Compassion Fatigue Among Palliative Care Clinicians: Findings on Personality Factors and Years of Service

Sean O’Mahony, Maisa Ziadni, Michael Hoerger, Stacie Levine, Aliza Baron, James Gerhart

Research output: Contribution to journalArticlepeer-review

25 Scopus citations


Objectives: Palliative medicine is a rewarding field, but providers encounter patient trauma on a routine basis. Compassion fatigue, marked by burnout, secondary traumatic stress, and low satisfaction may result. However, professionals differ markedly in how they respond to patient trauma. The objective of the current study was to determine whether personality traits of neuroticism and agreeableness relate to aspects of compassion fatigue, after accounting for time spent working in the field. Methods: Sixty-six palliative medicine physicians, nurses, social workers, and chaplains completed validated measures of personality traits, compassion fatigue, and work background. Results: Providers who had worked longer reported higher levels of satisfaction and lower levels of burnout. Neuroticism demonstrated strong significant associations with secondary traumatic stress and burnout (Ps <.001). Agreeableness was significantly and strongly associated with compassion satisfaction (P <.001). These associations held after accounting for years spent working in the field. Significance of Results: Personality traits of neuroticism and agreeableness may convey risk and resilience, respectively, for palliative care professionals. More research is needed to determine if assessing personality traits can help identify providers at risk for adverse reactions to patient trauma.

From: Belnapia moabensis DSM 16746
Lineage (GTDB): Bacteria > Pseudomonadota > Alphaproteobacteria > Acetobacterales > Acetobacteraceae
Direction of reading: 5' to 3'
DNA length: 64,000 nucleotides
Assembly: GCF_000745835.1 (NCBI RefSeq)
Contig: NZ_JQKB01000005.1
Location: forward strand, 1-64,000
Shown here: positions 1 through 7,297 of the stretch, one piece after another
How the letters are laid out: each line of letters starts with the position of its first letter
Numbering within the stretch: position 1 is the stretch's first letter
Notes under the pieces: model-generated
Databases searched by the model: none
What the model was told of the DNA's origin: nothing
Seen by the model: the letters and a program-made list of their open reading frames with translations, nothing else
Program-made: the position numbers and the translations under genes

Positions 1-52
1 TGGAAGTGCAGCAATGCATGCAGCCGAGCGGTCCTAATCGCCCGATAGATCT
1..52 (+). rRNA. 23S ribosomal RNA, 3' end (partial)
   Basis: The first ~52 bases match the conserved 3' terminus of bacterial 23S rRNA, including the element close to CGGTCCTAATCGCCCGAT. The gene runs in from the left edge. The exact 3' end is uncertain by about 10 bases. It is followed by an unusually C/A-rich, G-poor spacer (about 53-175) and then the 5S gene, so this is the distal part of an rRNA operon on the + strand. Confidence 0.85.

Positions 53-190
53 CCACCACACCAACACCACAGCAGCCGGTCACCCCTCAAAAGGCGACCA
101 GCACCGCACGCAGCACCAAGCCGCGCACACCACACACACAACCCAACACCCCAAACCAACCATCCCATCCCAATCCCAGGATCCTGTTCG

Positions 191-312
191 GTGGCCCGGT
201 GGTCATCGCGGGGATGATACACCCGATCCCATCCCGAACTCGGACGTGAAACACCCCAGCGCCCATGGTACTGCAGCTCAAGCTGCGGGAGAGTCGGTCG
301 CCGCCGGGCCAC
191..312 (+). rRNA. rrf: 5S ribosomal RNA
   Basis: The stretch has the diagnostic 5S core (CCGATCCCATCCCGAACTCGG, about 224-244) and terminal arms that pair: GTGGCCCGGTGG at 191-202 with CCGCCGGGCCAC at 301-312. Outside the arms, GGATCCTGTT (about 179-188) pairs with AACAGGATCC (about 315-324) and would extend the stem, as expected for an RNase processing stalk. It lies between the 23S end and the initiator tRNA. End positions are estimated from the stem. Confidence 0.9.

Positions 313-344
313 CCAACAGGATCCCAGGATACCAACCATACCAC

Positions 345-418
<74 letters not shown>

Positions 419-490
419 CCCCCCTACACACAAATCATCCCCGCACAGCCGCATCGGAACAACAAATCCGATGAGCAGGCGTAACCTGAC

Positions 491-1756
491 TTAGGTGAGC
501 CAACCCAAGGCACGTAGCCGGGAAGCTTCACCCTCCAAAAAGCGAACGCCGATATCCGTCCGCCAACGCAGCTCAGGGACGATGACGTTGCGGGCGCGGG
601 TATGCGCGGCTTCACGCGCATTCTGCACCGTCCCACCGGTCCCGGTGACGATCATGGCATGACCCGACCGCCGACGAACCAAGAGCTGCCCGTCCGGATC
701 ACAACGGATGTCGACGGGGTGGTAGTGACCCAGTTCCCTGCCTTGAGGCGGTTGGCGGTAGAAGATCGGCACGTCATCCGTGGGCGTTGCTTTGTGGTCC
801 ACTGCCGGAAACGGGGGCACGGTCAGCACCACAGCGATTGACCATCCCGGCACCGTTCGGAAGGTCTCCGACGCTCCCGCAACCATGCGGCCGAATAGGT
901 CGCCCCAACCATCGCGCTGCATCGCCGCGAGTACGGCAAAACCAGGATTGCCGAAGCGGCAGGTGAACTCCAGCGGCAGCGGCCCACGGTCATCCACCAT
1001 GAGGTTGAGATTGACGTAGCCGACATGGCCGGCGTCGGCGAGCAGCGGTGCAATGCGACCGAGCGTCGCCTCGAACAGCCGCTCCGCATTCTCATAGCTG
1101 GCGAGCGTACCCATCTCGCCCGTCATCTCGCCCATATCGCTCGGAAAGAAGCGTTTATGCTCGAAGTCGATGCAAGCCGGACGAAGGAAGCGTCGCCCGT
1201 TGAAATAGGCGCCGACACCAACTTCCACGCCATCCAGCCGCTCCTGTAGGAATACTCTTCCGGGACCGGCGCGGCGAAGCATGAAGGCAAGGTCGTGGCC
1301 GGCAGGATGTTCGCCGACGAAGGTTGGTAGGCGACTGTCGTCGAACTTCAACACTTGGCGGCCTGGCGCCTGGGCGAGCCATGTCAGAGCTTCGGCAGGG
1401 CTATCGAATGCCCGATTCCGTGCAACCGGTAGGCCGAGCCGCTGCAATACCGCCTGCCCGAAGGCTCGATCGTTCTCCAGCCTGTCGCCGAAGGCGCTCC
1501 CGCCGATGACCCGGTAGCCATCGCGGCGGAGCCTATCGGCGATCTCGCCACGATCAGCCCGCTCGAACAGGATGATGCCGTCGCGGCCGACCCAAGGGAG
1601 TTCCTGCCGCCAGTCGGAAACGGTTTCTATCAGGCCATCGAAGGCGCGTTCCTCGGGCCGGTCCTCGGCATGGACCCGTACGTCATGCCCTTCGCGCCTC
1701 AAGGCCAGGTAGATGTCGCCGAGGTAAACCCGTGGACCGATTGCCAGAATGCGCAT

Original languageEnglish
Pages (from-to)343-347
Number of pages5
JournalAmerican Journal of Hospice and Palliative Medicine
Issue number2
StatePublished - Feb 1 2018


  • agreeableness
  • burnout
  • compassion fatigue
  • compassion satisfaction
  • neuroticism
  • palliative care
  • personality
  • secondary traumatic stress


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